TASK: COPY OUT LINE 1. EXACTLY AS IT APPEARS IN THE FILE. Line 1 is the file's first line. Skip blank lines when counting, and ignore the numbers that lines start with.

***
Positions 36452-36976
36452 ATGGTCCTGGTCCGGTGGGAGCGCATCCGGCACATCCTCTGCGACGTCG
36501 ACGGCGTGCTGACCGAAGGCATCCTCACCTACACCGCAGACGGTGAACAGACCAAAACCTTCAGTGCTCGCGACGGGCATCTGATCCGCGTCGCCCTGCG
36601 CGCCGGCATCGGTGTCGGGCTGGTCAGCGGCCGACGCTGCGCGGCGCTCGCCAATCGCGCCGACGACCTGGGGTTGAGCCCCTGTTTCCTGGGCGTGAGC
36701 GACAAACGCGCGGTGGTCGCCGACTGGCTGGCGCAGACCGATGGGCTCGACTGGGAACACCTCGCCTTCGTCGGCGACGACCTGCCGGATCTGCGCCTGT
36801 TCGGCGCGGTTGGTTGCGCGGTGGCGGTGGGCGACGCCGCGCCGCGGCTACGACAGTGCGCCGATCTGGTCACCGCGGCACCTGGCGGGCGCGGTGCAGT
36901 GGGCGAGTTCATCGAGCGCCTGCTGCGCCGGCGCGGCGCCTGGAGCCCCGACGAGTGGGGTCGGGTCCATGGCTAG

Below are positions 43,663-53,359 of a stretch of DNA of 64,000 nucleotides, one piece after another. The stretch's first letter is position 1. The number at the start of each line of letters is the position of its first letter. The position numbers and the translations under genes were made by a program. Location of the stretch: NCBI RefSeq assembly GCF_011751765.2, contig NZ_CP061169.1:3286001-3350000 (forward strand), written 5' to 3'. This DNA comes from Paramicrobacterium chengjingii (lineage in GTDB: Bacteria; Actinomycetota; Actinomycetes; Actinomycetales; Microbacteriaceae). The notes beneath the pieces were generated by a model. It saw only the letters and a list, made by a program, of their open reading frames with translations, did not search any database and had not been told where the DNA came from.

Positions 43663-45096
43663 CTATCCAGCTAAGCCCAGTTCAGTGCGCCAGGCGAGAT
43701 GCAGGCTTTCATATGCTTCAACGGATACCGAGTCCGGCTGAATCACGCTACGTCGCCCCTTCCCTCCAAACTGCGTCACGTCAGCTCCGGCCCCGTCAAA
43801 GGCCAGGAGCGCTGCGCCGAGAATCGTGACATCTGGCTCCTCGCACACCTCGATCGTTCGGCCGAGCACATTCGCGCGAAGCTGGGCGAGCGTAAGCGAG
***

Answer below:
Positions 36452-36976